I arrive 30 minutes late. It is one of those mornings where you get out of the house on time and you arrive late anyway (believe me, I’m not lying this time). I arrive at the Sofitel and both Atom and Kutlug have already met and have started without me.
Kutlug Ataman: Shall we go into the tearoom?
Gea Politi: Wherever you like. By the way, is it Atom or Aton? Because sometimes you have it written with ‘m’ and sometimes with ‘n.’
AE: That’s a mistake.
KA: It’s with ‘m’… I always wondered about this, does it come from ‘atom’?
AE: It’s a very strange origin. My parents gave it to me because of the atomic age but now when I go back to Armenia there is an Armenian name ‘Adom.’ In Eastern Armenian the ‘d’ is pronounced with a ‘t’ so they think it’s a very pure old Armenian name.
KA: As I was saying before Gea arrived, this woman from a newspaper who was interviewing me said: “We kept this fax to show you, maybe it’s best if you see it,” and… it’s a death threat! [Laughs.]
AE: With Ararat, I got many threats — several were from the military. Usually from some General. Obviously somebody was organizing this.
KA: I am trying to make a film in Cyprus, also a difficult terrain. There’s so much paranoia and rumor going on. At some point you just don’t know anymore if you are fabricating that yourself or if someone else is.
AE: Yeah, I just think it’s a state of mind you can allow yourself to fall into, or not. When Ararat was at its peak in Cannes, during the premiere, I suddenly realized when I saw these large men around me for security, I was feeling more paranoid of them, and so I just thought “Forget it, it’s insane!”
KA: And it becomes unfortunately part of the PR as well. I mentioned this ‘death threat fact’ to the English distributor of one of my films, and now even in the States I get questions about this. It becomes like a label that you don’t want to carry forever, like “Kutlug Ataman is the controversial artist who gets death threats!”. You know, I think my pieces are more like witnesses rather than ideas.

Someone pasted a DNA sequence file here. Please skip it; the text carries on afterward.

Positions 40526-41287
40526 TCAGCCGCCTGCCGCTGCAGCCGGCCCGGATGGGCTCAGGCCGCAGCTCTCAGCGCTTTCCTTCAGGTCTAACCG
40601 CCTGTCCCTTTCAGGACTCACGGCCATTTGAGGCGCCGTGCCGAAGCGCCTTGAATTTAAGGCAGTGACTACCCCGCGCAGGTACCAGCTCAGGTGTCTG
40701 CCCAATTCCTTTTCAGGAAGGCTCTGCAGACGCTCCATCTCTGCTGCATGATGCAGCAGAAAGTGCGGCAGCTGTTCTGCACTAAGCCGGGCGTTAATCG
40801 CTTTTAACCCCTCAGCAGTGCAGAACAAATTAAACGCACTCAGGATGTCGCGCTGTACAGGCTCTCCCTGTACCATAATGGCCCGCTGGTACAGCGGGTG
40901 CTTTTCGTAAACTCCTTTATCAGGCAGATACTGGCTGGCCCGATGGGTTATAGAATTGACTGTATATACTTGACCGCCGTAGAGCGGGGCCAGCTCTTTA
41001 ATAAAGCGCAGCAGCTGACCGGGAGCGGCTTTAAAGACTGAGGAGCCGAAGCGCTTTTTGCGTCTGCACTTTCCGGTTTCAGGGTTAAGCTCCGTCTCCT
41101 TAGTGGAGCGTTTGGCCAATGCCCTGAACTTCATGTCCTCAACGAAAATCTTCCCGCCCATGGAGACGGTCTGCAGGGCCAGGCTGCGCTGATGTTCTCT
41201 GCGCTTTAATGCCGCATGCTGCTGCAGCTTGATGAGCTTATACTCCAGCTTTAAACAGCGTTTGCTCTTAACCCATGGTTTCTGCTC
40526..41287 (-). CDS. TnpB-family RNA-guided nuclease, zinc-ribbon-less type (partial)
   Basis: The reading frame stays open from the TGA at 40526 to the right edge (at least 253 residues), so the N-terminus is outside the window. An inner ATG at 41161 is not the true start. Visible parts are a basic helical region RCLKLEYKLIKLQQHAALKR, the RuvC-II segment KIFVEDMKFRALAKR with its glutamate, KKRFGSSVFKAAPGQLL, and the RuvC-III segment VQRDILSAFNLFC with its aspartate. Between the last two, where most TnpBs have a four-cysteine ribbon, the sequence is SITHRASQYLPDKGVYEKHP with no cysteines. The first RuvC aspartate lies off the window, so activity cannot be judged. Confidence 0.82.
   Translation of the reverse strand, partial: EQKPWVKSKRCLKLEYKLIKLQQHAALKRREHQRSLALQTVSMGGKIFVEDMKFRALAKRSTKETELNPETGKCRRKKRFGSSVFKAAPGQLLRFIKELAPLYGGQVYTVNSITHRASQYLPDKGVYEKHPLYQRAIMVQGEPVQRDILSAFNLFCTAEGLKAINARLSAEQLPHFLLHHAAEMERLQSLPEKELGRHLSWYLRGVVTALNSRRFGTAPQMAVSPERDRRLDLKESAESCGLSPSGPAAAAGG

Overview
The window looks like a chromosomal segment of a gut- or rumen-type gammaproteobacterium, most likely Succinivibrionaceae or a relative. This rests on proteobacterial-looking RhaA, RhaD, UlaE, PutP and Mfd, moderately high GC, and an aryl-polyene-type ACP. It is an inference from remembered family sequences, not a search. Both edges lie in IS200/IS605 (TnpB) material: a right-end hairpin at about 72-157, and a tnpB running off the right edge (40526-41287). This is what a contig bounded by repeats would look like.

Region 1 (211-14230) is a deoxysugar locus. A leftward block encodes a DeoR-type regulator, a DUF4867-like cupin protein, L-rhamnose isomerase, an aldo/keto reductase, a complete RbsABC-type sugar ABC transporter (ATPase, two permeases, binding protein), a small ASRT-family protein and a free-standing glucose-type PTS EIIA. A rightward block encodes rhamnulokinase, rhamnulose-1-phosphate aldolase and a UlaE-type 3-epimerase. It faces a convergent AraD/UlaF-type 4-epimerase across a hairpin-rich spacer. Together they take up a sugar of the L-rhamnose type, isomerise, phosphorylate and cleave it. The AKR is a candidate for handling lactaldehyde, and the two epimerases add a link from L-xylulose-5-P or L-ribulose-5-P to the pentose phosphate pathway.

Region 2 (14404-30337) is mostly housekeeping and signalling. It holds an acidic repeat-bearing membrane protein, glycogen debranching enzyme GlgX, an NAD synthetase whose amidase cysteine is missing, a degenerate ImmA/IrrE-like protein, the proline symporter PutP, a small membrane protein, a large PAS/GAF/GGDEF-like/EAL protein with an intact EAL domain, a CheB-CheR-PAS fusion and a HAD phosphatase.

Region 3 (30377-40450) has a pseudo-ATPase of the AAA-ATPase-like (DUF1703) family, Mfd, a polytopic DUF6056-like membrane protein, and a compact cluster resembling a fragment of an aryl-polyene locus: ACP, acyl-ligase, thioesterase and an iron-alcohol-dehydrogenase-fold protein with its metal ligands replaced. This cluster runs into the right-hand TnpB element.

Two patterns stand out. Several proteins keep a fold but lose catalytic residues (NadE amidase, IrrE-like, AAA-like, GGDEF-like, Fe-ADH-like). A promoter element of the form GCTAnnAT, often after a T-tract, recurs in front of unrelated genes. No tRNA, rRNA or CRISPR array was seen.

AE: Are you familiar with the Atlas Group? I find their work really fascinating. When I went back with my wife to Lebanon, from where she escaped during the Civil War, I could see an extraordinary sense of trauma that people have very conveniently decided not to address because it’s too painful and fresh. There is this huge body of work which is proclaiming these fictitious events, and the collision between reality and art-making becomes really provocative.
KA: But it doesn’t really go to the greater society as it does here in England or in Canada. Unfortunately in our region art is still a very solitary practice.
AE: But it’s also more of a provocation, though. In the Eastern environments it becomes more appreciated and rarefied, but it’s too well understood. What’s interesting about these pieces in environments where people may not be as prepared is that they have a more visceral effect because these pieces create anger.
KA: I don’t know really the situation in Lebanon, but I don’t assume that the general public goes to art exhibitions.
AE: There is a community of artists who are working there.
KA: So it’s a limited kind of elite. [Atom nods] That’s how it is in Turkey.
AE: But then, you do have a response to Küba through the Internet and the newspaper, so in that way it has been disseminated through the country. Is that an extension of the piece?
KA: No. That was counterproductive. What happened was that without seeing the piece they were commenting on the piece, and they were quoting things from my mouth. There was this “Turks” exhibition at the Royal Academy , right when Küba was taking place in London, and it was one of those typical Turkish-government-sponsored exhibitions where you have the underwear of the Sultans [laughs], embroideries, some paintings, some artifacts or whatever — everything was kind of backward looking and always with this attempt to create something glamorous.